October 24, 2011 Leave a comment
Although we’re in the age of blogging and social media, being featured in the traditional media (TV, print and radio) is still tremendously important. In many ways it’s even more important than it was a decade ago. PR specialists who are shifting their focus solely online are loosing sight of the value that traditional media offers. Whereas any effective public relations campaign needs to include an online approach that embodies social media, it’s important to make sure that the core traditional elements are also in place.
Why is traditional media so important? The recognition factor that traditional media offers is immense. Most consumers will be able to recognize and identify popular newspapers, magazines or TV stations much more readily than they will the most popular blogs online that are not mainstream. The traditional media have built credible brands that carry weight, influence and credibility. If a story is featured in the New York Times, the Wall Street Journal or CNN, that coverage is going to be more impressive to the average consumer than if it were featured in the top online blogs. Perhaps even more importantly, if a story is covered in the traditional media, it is all but guaranteed to be covered online by blogs and discussed on social media sites. Add to that the fact that traditional media outlets also have an internet presence and their sites generally generate more traffic than even the top online blogs.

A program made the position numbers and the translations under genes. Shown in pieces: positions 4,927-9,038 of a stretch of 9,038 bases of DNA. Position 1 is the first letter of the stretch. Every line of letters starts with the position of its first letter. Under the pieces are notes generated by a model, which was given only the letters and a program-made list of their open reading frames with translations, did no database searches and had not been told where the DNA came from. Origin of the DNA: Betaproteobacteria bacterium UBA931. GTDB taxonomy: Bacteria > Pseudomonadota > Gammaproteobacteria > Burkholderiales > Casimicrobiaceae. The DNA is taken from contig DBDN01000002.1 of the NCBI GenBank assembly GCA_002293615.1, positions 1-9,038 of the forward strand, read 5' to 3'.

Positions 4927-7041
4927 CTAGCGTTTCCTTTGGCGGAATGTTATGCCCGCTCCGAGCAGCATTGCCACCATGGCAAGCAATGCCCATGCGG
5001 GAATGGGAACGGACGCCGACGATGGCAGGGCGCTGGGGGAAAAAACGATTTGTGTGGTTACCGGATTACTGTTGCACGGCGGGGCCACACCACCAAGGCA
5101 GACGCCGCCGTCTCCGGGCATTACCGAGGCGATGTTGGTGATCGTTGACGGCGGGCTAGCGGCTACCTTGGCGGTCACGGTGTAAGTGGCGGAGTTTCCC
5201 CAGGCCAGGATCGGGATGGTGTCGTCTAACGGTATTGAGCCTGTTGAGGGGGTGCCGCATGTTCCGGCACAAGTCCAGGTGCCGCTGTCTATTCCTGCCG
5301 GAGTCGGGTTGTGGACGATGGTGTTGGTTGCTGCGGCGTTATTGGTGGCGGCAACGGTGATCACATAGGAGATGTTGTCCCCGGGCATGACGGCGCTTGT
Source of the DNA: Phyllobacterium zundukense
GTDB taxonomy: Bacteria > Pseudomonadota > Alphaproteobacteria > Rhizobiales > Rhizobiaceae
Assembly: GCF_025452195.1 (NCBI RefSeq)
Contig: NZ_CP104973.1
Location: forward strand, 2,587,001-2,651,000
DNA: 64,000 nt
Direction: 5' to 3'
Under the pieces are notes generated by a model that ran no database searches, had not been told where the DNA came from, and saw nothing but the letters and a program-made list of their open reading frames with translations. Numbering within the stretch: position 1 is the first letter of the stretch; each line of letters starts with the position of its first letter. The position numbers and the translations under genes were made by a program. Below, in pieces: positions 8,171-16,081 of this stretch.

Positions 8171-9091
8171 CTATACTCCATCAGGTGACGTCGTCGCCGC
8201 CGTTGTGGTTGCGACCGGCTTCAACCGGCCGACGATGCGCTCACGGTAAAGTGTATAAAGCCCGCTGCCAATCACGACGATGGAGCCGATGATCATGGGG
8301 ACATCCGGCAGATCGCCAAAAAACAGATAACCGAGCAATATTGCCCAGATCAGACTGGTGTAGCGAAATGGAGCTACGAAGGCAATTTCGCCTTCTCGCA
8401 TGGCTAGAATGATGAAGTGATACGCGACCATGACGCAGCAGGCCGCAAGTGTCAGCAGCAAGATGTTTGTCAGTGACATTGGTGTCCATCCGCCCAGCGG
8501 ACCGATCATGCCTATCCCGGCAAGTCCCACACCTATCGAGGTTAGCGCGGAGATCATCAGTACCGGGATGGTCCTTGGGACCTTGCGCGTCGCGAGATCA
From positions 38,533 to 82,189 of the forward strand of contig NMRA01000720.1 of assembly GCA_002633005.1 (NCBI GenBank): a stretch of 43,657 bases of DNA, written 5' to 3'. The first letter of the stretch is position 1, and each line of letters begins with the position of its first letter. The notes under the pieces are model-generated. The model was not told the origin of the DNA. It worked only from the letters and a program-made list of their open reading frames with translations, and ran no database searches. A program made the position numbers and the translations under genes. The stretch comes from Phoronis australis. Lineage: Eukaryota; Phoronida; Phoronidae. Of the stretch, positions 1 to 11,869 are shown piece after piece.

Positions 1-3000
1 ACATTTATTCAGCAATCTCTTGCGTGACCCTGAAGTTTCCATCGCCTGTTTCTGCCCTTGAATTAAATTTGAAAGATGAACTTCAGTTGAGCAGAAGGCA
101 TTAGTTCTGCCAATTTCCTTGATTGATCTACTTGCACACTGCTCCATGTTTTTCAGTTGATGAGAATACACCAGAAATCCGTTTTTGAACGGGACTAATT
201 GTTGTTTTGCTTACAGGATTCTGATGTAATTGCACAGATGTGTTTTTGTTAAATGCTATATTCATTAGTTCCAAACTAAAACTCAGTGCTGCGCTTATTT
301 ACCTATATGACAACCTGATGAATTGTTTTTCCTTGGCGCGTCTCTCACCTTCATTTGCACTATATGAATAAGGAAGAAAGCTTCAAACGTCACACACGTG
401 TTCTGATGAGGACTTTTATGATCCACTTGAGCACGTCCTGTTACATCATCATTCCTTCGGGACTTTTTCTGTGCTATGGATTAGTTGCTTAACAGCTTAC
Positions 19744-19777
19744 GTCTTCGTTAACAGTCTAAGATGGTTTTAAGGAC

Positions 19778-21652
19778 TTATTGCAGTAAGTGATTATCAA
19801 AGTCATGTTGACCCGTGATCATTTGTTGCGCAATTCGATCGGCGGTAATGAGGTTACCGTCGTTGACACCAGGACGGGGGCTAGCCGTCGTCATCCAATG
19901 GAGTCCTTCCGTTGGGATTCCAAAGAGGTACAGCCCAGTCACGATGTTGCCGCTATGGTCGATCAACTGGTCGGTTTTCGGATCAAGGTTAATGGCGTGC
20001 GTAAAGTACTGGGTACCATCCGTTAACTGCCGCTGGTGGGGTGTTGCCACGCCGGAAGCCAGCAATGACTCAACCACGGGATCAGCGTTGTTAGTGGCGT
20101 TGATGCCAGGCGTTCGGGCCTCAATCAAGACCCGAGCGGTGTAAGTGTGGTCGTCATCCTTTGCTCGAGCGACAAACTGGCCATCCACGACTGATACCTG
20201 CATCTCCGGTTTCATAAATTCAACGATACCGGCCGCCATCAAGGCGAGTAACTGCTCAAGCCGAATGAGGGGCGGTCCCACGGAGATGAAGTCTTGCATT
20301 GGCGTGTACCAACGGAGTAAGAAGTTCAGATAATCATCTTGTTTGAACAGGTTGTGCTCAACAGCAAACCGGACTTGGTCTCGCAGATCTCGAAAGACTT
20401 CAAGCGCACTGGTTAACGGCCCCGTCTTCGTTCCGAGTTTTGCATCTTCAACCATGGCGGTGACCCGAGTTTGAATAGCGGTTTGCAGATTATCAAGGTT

Bloggers often write about what’s going on in traditional media, whether it’s a TV segment or a story that was covered in the newspaper. If you land an interview in traditional media, you’re likely to catch the attention of social media as well. Furthermore, appearing in traditional media gives you something to post about in your own blog and in social networks.
The truth is that social media and blogging should be a core component of any media relations campaign, and driving and controlling your message by placing stories in the traditional media is more critical than ever.
That said, it’s important to keep in mind that how you pitch the traditional media is different than how you approach bloggers or online media. The online approach is more direct, you’re talking more directly to the consumer. When pitching newspaper and magazine editors or radio and TV producers, you’re pitching the media, not the public. You need to convince that editor or producer that your story is compelling and speaks directly to his or her target audience.
This is not an either or situation, you want a combined online and traditional media approach; but if you’re looking to establish yourself as an expert in your field and to gain the credibility and validation of being perceived as a news story, you need a traditional PR campaign.
Copyright © Anthony Mora 2011